this thing's incredible

5 Strategist Staffers (and Counting) Own This Ice-Cube Tray

Photo-Illustration: The Strategist

Making ice is an important part of my household ecosystem, and until recently, I’d call it a chore. My boyfriend and I would both constantly empty and fill our ice-cube trays — the plastic kind you can find at any big-box store — which would often stick to one another when stacked, crack the ice into shards, and even crack themselves if you twisted them too harshly. Silicone molds were a decent step up, but it still took some negotiating to get the cubes out.

It wasn’t until I bought these W&P Peak Ice Cube Trays last year that I realized how meh the previous ones were. I first used them when I visited my parents’ house (my mom has five) and was immediately convinced to purchase a couple of my own. The material feels thinner and more flexible than that of its counterparts, so you can remove the cubes with almost alarming ease. In fact, the trays are so easy to manipulate that you can release all the ice at once, but they offer enough control that you can also unmold the cubes individually. They come with lids to keep out odors, which makes them stackable, a not-to-be-underestimated attribute when your freezer is as full as mine.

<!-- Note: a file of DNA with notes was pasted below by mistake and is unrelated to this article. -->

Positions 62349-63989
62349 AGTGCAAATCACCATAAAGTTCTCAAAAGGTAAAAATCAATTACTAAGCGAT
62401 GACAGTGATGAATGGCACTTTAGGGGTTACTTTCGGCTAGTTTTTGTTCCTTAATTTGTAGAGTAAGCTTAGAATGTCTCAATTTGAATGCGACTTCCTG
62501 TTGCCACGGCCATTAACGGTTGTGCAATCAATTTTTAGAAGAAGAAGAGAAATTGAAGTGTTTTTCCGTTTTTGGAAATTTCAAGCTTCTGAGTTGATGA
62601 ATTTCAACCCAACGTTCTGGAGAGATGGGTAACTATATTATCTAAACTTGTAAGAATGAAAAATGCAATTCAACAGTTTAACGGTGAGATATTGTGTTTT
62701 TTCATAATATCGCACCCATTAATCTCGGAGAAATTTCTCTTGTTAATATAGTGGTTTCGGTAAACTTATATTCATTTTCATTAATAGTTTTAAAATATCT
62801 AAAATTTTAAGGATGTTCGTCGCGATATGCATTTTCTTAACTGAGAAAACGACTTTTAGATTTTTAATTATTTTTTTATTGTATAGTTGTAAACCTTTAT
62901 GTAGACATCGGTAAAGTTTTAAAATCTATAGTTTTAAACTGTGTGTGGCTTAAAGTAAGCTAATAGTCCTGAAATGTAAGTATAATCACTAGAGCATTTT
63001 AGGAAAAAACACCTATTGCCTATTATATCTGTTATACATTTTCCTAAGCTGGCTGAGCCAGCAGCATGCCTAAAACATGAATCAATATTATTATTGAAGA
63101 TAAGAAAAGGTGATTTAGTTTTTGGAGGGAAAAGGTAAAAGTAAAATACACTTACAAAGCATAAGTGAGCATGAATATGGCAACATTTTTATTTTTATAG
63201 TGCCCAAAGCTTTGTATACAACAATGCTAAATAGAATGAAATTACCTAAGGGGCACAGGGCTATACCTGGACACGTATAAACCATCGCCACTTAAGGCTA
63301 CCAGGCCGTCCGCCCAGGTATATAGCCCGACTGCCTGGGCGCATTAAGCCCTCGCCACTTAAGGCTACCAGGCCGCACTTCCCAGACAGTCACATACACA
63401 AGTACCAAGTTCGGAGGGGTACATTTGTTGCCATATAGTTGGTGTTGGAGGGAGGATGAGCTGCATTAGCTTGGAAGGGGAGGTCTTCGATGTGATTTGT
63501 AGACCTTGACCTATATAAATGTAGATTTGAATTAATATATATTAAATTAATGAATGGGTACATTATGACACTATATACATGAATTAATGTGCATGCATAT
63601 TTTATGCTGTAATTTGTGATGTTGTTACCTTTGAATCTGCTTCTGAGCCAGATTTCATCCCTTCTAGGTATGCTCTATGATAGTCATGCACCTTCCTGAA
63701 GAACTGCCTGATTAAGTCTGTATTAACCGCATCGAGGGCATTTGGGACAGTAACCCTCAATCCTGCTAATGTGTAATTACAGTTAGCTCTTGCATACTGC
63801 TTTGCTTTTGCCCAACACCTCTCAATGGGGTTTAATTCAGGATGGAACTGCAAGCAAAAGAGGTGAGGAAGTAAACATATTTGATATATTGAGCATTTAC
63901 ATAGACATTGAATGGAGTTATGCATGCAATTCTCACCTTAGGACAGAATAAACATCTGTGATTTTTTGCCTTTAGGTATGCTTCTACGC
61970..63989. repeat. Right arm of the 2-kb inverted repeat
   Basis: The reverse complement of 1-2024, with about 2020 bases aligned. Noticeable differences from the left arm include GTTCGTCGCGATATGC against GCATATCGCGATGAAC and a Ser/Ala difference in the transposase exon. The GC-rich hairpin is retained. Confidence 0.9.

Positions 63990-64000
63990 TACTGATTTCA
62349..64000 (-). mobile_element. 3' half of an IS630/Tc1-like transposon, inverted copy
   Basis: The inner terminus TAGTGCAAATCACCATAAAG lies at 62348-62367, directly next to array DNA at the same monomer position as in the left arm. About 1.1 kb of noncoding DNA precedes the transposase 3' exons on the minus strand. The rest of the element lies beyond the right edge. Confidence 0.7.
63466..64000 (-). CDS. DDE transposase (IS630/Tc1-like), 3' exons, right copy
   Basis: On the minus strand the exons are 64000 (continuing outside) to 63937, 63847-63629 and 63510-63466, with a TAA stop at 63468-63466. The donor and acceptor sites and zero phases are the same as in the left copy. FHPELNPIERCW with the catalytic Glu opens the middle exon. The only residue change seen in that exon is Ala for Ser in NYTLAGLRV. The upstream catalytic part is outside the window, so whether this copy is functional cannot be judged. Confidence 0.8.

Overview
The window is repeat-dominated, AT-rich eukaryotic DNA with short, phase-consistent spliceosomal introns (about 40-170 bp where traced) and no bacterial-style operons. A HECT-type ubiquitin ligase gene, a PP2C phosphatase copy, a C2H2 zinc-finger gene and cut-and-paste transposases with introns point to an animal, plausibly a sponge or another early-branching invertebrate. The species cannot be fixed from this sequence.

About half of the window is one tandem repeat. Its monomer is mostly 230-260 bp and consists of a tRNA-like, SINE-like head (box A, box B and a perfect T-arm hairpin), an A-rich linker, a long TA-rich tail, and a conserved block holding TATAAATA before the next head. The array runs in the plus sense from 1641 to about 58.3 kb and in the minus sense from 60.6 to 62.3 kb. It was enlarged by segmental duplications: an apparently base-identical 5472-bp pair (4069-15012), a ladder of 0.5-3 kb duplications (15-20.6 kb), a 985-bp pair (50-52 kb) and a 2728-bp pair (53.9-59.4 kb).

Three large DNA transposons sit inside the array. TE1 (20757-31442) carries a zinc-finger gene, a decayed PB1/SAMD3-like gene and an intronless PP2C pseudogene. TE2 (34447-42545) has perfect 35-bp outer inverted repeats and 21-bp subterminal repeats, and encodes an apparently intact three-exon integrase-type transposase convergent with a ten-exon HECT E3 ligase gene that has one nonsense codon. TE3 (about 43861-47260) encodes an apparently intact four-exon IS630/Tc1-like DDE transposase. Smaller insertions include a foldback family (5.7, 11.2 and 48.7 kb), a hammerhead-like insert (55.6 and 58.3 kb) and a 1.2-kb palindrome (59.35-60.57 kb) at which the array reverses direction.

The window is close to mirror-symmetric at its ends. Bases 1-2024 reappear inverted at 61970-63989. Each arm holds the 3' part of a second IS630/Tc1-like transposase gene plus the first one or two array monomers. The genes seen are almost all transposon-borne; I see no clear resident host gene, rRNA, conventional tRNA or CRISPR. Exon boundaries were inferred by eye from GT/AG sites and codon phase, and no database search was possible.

They’re also something of a Strategist sensation — four of my co-workers own and love the Everyday molds as much as I do. (One even declared that she’d order some as I pitched this story.) “I can’t believe I went through so many awful ice trays before finally buying this one,” writer Arielle Avila says, adding that the “perfect little cubes pop out without any struggle.” The W&P molds have been such a hit that senior editor Jen Trolio has branched out to the version that makes frozen sticks that fit through the narrow neck of her water bottle.

Cucumber and lemon slices frozen inside the XL cubes make for an extra-special pitcher of water.

This summer, I’ve taken to adding thin cucumber and lemon slices to each compartment of my XL version and then dropping the infused ice into a clear pitcher, a party trick that never ceases to delight my guests. The cubes take a while to melt, keeping the water very cold, and slowly release the flavor and aroma of the vegetables and citrus inside. While that’s the most innovative I’ve gotten so far, W&P says you can use the trays for meal-prep storage, freezing sauces, soups, and broths in one-cup portions (end-of-summer big-batch pesto, anyone?). That said, I think my next purchase will have to be its Ice Box — we’re on such a roll making cubes in this house, we need somewhere to put the overflow.

Some more ice trays we've written about